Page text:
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Adam Smith on the legitimacy of using force to ensure justice (1759)

Adam Smith (1723-1790) argues that justice is the only virtue which may be imposed by force:

There is, however, another virtue, of which the observance is not left to the freedom of our own wills, which may be extorted by force, and of which the violation exposes to resentment, and consequently to punishment. This virtue is justice: the violation of justice is injury: it does real and positive hurt to some particular persons, from motives which are naturally disapproved of. It is, therefore, the proper object of resentment, and of punishment, which is the natural consequence of resentment.

There is, however, another virtue, of which the observance is not left to the freedom of our own wills, which may be extorted by force, and of which the violation exposes to resentment, and consequently to punishment. This virtue is justice: the violation of justice is injury: it does real and positive hurt to some particular persons, from motives which are naturally disapproved of. It is, therefore, the proper object of resentment, and of punishment, which is the natural consequence of resentment. As mankind go along with, and approve of, the violence employed to avenge the hurt which is done by injustice, so they much more go along with, and approve of, that which is employed to prevent and beat off the injury, and to restrain the offender from hurting his neighbours. The person himself who meditates an injustice is sensible of this, and feels that force may, with the utmost propriety, be made use of, both by the person whom he is about to injure, and by others, either to obstruct the execution of his crime, or to punish him when he has executed it. And upon this is founded that remarkable distinction between justice and all the other social virtues, which has of late been particularly insisted upon by an author of very great and original genius, that we feel ourselves to be under a stricter obligation to act according to justice, than agreeably to friendship, charity, or generosity; that the practice of these last-mentioned virtues seems to be left in some measure to our own choice, but that, somehow or other, we feel ourselves to be in a peculiar manner tied, bound, and obliged, to the observation of justice. We feel, that is to say, that force may, with the utmost propriety, and with the approbation of all mankind, be made use of to constrain us to observe the rules of the one, but not to follow the precepts of the other.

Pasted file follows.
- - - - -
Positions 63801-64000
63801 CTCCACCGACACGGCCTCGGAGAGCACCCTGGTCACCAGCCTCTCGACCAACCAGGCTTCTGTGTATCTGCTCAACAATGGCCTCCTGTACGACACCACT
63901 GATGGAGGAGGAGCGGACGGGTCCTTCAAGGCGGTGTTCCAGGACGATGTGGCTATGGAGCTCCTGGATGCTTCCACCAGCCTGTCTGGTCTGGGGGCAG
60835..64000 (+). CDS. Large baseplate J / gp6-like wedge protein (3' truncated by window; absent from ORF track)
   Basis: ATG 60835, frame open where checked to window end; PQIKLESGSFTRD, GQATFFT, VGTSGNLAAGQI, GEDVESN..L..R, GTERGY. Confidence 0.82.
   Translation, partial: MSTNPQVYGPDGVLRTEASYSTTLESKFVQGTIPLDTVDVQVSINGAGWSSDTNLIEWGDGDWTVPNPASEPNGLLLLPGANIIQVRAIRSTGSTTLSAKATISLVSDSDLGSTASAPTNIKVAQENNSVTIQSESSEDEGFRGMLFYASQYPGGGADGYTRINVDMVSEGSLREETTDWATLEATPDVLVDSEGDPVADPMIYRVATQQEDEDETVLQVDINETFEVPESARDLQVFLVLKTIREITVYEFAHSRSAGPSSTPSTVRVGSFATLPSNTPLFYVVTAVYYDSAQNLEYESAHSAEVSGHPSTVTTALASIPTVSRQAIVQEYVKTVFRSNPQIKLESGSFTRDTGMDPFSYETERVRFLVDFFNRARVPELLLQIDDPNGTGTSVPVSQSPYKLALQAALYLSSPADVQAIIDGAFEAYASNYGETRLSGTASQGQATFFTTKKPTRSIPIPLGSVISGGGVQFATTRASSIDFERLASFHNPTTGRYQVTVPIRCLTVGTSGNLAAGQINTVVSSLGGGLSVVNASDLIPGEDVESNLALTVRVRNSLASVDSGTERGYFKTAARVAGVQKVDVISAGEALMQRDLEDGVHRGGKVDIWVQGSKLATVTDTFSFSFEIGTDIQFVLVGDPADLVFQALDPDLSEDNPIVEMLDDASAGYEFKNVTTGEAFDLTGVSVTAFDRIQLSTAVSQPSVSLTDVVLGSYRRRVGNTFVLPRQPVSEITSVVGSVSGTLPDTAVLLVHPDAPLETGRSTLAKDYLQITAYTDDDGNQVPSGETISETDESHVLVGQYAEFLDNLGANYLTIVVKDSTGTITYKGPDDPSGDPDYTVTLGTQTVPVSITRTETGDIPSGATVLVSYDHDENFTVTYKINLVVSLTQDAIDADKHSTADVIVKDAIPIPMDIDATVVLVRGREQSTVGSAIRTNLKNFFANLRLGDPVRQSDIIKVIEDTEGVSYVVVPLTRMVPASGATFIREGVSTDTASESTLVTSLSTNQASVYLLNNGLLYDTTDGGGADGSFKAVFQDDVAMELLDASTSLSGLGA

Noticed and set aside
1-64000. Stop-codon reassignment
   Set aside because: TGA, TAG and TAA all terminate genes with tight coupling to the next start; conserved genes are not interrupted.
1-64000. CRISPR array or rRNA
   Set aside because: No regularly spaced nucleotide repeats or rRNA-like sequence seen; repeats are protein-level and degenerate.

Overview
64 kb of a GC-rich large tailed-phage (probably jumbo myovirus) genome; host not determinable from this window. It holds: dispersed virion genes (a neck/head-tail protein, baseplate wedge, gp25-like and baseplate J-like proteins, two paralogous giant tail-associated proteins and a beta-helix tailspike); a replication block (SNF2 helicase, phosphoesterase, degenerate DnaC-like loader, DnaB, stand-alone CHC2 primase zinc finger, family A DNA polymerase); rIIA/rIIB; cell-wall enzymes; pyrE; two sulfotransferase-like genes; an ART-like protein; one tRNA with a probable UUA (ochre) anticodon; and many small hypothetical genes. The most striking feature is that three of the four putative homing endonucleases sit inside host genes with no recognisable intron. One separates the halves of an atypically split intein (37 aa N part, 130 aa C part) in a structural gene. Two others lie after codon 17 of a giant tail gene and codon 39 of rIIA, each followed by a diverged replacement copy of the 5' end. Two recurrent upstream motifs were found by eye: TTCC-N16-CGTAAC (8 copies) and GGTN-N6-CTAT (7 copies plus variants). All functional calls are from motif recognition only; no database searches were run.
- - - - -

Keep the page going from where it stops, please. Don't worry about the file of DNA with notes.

About this Quotation:

This passage from Smith’s Theory of Moral Sentiments is the companion piece to the quote on not using force to promote beneficence. Because justice is “the pillar” which holds up the edifice of society, and because its violation causes “real and positive hurt” to individuals, Smith believes it is the only “social virtue” which can be imposed by the use of force. Furthermore, the violence can be used by the individual whose “justice” is being violated, as well as by others (who are not specified but might include that individual’s friends and neighbors), since Smith argues in the following passage that “among equals each individual is naturally, and antecedent to the institution of civil government, regarded as having a right both to defend himself from injuries, and to exact a certain degree of punishment for those which have been done to him.” Smith’s dislike of the use of force to enforce any other social virtue other than justice is intense and concludes that “upon all such occasions, for equals to use force against one another, would be thought the highest degree of insolence and presumption.”

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